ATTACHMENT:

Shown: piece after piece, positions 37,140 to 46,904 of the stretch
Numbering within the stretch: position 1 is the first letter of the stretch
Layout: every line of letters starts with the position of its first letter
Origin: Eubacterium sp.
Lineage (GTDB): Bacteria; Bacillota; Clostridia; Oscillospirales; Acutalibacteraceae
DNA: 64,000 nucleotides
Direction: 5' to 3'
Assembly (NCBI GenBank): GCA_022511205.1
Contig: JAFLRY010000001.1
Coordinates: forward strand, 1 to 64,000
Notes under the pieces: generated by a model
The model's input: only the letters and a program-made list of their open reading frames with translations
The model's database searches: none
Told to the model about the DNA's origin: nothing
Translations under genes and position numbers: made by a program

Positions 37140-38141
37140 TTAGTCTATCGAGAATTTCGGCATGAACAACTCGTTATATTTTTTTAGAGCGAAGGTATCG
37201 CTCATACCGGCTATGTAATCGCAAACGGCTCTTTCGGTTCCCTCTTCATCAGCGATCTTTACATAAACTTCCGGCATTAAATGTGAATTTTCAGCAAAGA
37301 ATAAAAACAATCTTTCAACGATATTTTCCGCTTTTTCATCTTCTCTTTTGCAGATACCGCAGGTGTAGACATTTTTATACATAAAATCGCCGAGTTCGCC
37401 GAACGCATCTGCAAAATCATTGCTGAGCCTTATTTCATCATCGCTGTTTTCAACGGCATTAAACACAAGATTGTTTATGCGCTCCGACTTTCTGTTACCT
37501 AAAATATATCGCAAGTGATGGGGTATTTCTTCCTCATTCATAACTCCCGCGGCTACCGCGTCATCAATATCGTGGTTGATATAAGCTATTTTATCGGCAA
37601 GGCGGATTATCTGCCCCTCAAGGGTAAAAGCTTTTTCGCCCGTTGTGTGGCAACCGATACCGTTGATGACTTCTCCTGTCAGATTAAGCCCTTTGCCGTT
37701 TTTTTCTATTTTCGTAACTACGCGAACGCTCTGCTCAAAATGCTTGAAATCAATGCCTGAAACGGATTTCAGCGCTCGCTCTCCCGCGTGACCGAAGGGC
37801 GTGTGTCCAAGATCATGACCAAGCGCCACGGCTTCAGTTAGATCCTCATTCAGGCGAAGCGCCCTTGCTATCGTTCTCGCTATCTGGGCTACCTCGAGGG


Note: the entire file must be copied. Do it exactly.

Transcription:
Shown: piece after piece, positions 37,140 to 46,904 of the stretch
Numbering within the stretch: position 1 is the first letter of the stretch
Layout: every line of letters starts with the position of its first letter
Origin: Eubacterium sp.
Lineage (GTDB): Bacteria; Bacillota; Clostridia; Oscillospirales; Acutalibacteraceae
DNA: 64,000 nucleotides
Direction: 5' to 3'
Assembly (NCBI GenBank): GCA_022511205.1
Contig: JAFLRY010000001.1
Coordinates: forward strand, 1 to 64,000
Notes under the pieces: generated by a model
The model's input: only the letters and a program-made list of their open reading frames with translations
The model's database searches: none
Told to the model about the DNA's origin: nothing
Translations under genes and position numbers: made by a program

Positions 37140-38141
37140 TTAGTCTATCGAGAATTTCGGCATGAACAACTCGTTATATTTTTTTAGAGCGAAGGTATCG
37201 CTCATACCGGCTATGTAATCGCAAACGGCTCTTTCGGTTCCCTCTTCATCAGCGATCTTTACATAAACTTCCGGCATTAAATGTGAATTTTCAGCAAAGA
37301 ATAAAAACAATCTTTCAACGATATTTTCCGCTTTTTCATCTTCTCTTTTGCAGATACCGCAGGTGTAGACATTTTTATACATAAAATCGCCGAGTTCGCC
37401 GAACGCATCTGCAAAATCATTGCTGAGCCTTATTTCATCATCGCTGTTTTCAACGGCATTAAACACAAGATTGTTTATGCGCTCCGACTTTCTGTTACCT
37501 AAAATATATCGCAAGTGATGGGGTATTTCTTCCTCATTCATAACTCCCGCGGCTACCGCGTCATCAATATCGTGGTTGATATAAGCTATTTTATCGGCAA
37601 GGCGGATTATCTGCCCCTCAAGGGTAAAAGCTTTTTCGCCCGTTGTGTGGCAACCGATACCGTTGATGACTTCTCCTGTCAGATTAAGCCCTTTGCCGTT
37701 TTTTTCTATTTTCGTAACTACGCGAACGCTCTGCTCAAAATGCTTGAAATCAATGCCTGAAACGGATTTCAGCGCTCGCTCTCCCGCGTGACCGAAGGGC
37801 GTGTGTCCAAGATCATGACCAAGCGCCACGGCTTCAGTTAGATCCTCATTCAGGCGAAGCGCCCTTGCTATCGTTCTCGCTATCTGGGCTACCTCGAGGG